Little Water : Biography & Cause of Death


Marion Walter Jacobs , known as Little Walter, was an American blues musician, singer, and songwriter, whose revolutionary approach to the harmonica and impact on succeeding generations earned comparisons for him to such seminal artists as Django Reinhardt, Charlie Parker and Jimi Hendrix. His virtuosity and musical innovations fundamentally altered many listeners' expectations of what was possible on blues harmonica. He was inducted into The Rock and Roll Hall of Fame in 2008 in the category Sideman, the only artist to be inducted specifically as a harmonica player ,  he began to record for the Ora Nellie label, but it was crossing paths with Muddy Waters in 1949, on a Jimmy Rogers session, that changed his life. He began working with Muddy and they recorded Little Walter’s “Louisiana Blues.” Then, in July 1951, during a recording session that produced “She Moves Me,” he used an amplified harmonica for the first time. The sound was revolutionary. Waters now had the roughest loudest blues band in Chicago , Jacobs had put his career as a bandleader on hold when he joined Waters's band, but he stepped out front again when he recorded as a bandleader for Chess's subsidiary label Checker Records on May 12, 1952. The first completed take of the first song attempted at his debut session became his first hit, spending eight weeks in the number-one position on the Billboard R&B chart. The song was "Juke", and it is still the only harmonica instrumental ever to be a number-one hit on the Billboard R&B chart. The original title of the track file was "Your Cat Will Play", but was renamed at Leonard Chess' suggestion. (Three other harmonica instrumentals by Little Walter also reached the Billboard R&B top 10: "Off the Wall" reached number eight, "Roller Coaster" reached number six, and "Sad Hours" reached number two while "Juke" was still on the charts.) "Juke" was the biggest hit to date for Chess and its affiliated labels and one of the biggest national R&B hits of 1952, securing Walter's position on the Chess artist roster for the next decade , Walter suffered from alcoholism and had a notoriously short temper, which in late 1950s led to violent altercations, minor scrapes with the law, and increasingly irresponsible behavior. This led to a decline in his fame and fortunes, beginning in the late 1950s. Nonetheless he toured Europe twice, in 1964 and 1967 (the long-circulated story that he toured the United Kingdom with the Rolling Stones in 1964 has been refuted by Keith Richards).The greatest harmonica man to ever blow the blues, Little Walter died in his sleep at the age of 37 , but Walter looked much older, his body and soul battered and bruised from hard loving and too many defeats.he was involved in a fight while taking a break from a performance at a nightclub on the South Side of Chicago. He sustained minor injuries in this altercation, but they aggravated the damage he had suffered in previous violent encounters, and he died in his sleep at the apartment of a girlfriend .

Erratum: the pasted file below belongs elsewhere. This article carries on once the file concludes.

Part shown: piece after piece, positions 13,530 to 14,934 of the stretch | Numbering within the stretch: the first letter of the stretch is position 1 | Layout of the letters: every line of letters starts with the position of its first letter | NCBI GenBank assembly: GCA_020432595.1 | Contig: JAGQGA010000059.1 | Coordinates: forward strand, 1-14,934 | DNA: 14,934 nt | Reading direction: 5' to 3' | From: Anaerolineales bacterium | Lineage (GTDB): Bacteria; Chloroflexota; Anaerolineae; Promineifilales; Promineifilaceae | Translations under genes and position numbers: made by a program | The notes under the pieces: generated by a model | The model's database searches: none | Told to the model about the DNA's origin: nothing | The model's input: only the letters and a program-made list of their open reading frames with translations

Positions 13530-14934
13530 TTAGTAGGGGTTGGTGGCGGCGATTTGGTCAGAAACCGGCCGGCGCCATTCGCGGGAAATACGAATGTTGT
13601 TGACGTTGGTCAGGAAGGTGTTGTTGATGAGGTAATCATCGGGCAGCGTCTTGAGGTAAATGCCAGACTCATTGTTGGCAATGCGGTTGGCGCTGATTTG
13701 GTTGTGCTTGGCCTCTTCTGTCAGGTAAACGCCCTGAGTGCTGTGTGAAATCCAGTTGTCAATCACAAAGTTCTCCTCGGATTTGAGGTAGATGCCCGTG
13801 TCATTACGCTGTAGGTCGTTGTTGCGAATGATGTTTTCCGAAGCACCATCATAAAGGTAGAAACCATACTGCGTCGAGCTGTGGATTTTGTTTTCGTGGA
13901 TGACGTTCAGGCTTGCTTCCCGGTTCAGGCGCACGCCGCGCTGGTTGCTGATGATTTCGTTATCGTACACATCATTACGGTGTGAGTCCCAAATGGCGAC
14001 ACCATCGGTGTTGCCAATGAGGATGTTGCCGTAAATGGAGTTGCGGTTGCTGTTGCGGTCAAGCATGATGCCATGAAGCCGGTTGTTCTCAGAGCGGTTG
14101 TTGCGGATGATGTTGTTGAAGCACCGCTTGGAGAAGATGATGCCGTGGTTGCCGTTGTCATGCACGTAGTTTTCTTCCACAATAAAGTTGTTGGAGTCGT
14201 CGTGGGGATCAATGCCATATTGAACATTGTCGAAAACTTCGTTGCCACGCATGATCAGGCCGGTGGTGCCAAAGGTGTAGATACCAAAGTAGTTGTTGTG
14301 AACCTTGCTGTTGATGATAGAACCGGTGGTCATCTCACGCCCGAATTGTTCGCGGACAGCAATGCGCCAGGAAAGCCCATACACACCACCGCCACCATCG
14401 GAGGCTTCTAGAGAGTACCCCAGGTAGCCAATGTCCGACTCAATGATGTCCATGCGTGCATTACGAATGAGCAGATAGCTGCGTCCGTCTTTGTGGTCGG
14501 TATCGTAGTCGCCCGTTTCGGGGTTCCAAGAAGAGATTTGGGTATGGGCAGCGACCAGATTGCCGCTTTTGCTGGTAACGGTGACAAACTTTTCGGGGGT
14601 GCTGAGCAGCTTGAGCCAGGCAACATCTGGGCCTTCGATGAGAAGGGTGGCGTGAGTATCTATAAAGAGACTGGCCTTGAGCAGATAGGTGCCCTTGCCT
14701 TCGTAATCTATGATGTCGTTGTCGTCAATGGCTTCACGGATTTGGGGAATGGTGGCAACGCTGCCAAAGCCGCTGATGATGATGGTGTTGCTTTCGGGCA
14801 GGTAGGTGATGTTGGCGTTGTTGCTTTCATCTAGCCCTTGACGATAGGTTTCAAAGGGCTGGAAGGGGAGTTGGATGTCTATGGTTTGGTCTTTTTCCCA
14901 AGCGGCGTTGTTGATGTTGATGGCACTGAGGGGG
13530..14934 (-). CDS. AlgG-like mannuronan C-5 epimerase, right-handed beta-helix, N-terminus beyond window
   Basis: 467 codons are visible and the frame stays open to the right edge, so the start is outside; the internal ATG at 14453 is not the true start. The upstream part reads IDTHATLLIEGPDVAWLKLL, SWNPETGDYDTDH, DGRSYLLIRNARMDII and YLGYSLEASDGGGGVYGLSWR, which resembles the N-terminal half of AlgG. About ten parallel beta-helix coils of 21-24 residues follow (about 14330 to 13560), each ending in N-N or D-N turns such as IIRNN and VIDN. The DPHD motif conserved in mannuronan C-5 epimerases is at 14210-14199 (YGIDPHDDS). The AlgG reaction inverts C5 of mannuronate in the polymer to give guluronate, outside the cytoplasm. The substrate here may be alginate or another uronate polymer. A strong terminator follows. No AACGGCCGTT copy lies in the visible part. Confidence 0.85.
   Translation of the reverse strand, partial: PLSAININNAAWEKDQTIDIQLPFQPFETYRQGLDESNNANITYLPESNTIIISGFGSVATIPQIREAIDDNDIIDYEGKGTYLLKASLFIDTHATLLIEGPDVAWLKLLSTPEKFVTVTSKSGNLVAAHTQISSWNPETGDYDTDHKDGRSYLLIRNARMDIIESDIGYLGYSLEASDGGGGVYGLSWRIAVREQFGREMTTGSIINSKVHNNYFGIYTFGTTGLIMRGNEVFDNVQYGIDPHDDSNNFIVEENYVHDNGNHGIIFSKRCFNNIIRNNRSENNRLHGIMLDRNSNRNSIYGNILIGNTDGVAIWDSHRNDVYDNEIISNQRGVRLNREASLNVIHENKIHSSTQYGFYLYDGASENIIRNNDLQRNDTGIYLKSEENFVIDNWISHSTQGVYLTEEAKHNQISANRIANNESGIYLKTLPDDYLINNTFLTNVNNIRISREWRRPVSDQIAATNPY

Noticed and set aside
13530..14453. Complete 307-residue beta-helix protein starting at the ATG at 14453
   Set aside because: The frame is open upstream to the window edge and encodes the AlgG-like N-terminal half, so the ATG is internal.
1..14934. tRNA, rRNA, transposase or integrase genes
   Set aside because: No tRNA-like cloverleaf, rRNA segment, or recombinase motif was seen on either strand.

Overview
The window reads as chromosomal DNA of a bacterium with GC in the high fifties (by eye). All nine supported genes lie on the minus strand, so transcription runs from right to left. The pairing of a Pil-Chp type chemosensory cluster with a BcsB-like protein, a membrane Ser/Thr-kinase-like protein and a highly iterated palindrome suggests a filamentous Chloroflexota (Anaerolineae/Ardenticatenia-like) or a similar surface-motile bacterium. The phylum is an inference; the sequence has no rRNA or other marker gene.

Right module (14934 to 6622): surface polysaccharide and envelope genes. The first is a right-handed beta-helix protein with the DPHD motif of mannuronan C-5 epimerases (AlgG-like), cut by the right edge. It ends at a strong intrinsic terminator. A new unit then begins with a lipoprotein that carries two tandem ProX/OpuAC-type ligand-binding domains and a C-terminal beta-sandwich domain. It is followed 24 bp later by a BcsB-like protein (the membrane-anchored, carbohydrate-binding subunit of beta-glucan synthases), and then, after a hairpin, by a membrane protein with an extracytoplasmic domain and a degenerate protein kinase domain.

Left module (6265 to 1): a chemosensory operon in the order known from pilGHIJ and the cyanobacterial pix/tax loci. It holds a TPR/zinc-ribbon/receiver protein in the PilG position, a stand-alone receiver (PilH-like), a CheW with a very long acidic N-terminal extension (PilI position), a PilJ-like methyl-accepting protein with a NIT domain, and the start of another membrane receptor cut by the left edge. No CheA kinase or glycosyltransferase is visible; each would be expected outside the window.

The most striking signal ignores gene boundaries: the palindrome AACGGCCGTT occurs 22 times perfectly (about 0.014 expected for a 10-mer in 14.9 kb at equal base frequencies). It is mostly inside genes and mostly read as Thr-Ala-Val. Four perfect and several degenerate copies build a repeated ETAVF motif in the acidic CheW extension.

Awards and recognition

  • 1986 – Blues Hall of Fame: "Juke" (Classics of Blues Recordings – Singles or Album Tracks)
  • 1991 – Blues Hall of Fame: Best of Little Walter (Classics of Blues Recordings – Albums)
  • 1995 – Rock and Roll Hall of Fame: "Juke" (500 Songs That Shaped Rock and Roll)
  • 2008 – Grammy Awards: "Juke" (Grammy Hall of Fame Award)
  • 2008 – Rock and Roll Hall of Fame: Little Walter inducted (Sideman category)
  • 2008 – Blues Hall of Fame: "My Babe" (Classics of Blues Recordings — Singles or Album Tracks)
  • 2009 – Grammy Awards: The Complete Chess Masters: 1950–1967 (Best Historical Album)
  • 2010 – Rolling StoneBest of Little Walter (number 198 on its list of "The 500 Greatest Albums of All Time")
  • 2013 – Louisiana Music Hall of Fame


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